Cases with a mesh front panel can help significantly with airflow, so these types of cases are usually preferred.




Features: Cases can offer a variety of features, with some common ones including USB-C ports, RGB and fan speed adjustment buttons, hinged side panels, cable-management slots and straps, detachable panels for easy cleaning, wall-mounting capabilities, and the ability to change the motherboard's mounting orientation.


Aesthetics: Having a case that looks stylish and modern is especially important if you're going to see it every day, even more so if it's on your desk.

A ThermalTake P1 gaming Case

Cases usually come in either black or white, but there are some exceptions.


Many cases will include their own fans, either with LEDs or plain - these can be swapped out so don't be put off if you don't like a cases' fans.




Tempered glass side panels are fairly common in cases, and give you a view into your PC and of all your parts. Some cases have acrylic panels, which give the same benefit but are more prone to scratches and are overall less durable.



Some brands are better than others for their better reputation and use of higher quality materials, but overall, as long as your case looks good, and fits all of your components in while keeping them cool, the brand isn't too important.





Cooling


Aside from the case, to keep your system cool, you will need fans and a CPU cooler. There are variations of both, and your best options will depend on your budget and usage needs.



A gaming PC from UGPCs with RGB fans, CPU cooler, and RAM

Fans: If your chosen case doesn't include preinstalled fans, or they're low quality, you'll need to buy some additional ones.


The most common sizes for fans are 120mm and 140mm, with some larger ones like 180mm being available as well. Larger ones are typically quieter, due to not having to spin as fast to move the same amount of air.


When looking for the best fans you will compare the RPM (Rotations Per Minute) and the noise level (decibels - dB). Fans with a higher RPM will perform better but create more noise; so it's best to balance the two factors.


Higher-end fans from reputable brands like Be Quiet! and Noctua will perform extremely well while keeping a low noise level, so it can be worth spending extra on them if you want to keep the volume of your system to low levels, especially when under load. Better quality fans will have a longer lifespan as well, to keep your PC running quietly for years.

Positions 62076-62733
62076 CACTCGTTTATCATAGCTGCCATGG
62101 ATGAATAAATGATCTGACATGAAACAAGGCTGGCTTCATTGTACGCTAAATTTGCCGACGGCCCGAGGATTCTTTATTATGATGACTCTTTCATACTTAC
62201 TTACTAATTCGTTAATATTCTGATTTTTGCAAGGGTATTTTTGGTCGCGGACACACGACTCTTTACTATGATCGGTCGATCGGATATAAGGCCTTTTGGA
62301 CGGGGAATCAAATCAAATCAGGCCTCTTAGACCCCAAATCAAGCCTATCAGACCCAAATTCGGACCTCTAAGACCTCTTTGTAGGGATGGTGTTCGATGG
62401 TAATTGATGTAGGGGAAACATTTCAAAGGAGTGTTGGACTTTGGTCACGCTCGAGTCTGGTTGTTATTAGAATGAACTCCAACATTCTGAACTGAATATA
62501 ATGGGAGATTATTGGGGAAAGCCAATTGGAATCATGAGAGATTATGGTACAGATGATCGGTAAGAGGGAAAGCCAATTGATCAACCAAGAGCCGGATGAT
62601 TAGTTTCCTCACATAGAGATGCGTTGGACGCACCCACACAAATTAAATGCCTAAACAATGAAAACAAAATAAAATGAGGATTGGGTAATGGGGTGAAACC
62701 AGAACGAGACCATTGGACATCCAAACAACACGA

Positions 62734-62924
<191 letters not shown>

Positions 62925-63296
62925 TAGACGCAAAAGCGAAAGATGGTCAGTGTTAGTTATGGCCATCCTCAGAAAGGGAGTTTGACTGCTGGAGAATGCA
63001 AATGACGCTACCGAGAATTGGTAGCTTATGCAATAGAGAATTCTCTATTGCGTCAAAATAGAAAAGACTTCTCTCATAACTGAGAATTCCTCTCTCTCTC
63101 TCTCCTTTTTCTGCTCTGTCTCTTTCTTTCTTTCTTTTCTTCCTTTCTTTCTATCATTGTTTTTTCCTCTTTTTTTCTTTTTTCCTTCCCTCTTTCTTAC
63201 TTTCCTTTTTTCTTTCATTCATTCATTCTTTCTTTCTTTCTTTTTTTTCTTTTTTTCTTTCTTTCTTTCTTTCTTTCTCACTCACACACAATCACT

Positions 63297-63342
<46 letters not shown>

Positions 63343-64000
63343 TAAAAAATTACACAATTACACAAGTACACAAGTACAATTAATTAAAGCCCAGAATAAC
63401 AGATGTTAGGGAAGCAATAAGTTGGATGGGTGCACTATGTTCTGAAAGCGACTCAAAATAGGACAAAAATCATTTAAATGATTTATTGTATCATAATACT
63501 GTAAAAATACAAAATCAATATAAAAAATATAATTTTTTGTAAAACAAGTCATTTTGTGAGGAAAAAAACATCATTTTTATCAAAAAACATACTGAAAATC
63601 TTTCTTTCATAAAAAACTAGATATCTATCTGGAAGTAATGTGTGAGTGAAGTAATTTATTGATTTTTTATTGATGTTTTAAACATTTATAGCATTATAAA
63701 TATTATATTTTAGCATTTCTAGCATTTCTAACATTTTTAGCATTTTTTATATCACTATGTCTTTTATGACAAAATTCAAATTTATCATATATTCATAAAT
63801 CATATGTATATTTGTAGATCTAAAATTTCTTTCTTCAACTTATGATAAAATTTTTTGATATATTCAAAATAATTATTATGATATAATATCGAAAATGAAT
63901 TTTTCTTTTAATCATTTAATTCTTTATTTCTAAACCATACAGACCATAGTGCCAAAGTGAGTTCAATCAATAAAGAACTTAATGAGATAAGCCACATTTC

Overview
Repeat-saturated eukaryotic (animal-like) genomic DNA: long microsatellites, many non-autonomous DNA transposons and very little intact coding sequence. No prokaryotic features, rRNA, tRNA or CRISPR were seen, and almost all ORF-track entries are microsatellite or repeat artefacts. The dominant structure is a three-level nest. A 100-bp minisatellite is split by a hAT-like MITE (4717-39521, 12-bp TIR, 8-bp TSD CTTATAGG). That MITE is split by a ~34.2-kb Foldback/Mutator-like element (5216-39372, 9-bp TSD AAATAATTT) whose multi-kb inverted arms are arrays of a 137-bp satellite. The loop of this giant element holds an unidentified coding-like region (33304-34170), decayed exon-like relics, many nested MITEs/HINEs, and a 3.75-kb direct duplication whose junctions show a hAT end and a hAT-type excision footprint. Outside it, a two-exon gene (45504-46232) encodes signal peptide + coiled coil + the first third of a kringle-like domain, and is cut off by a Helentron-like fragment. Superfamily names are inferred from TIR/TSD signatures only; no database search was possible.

RGB fans are almost always more expensive than regular ones, but good RGB fans can enhance your computer build unlike any other components can.


Different fans will use different connectors, like 3-pin and 4-pin connectors, or MOLEX connectors. 4-pin connectors are recommended to allow your PC to adjust the fan speed dynamically. Most motherboards will feature headers for 3-pin/4-pin connectors, though the number of headers will vary per motherboard.


CPU Coolers: CPUs sometimes come with their own cooler out of the box, as without a cooler your CPU's performance can be affected and the CPU can even be damaged if it overheats.


The main types of CPU coolers are air coolers and liquid coolers. Liquid coolers are split into AIO (All In One) coolers and custom/open-loop coolers.


Air coolers are the most common option, as air cooling is usually enough to maintain low temperatures for low-mid range CPUs, particularly in computers that aren't used for gaming or other intense workloads. Even for gaming PCs, air coolers are a great option, as they are simple to install and usually cost less than other options. The disadvantage is that they can be quite bulky, and can generate more sound due to requiring another fan (or more).


An all-in-one liquid CPU cooler's cooling loop, with purple RGB lighting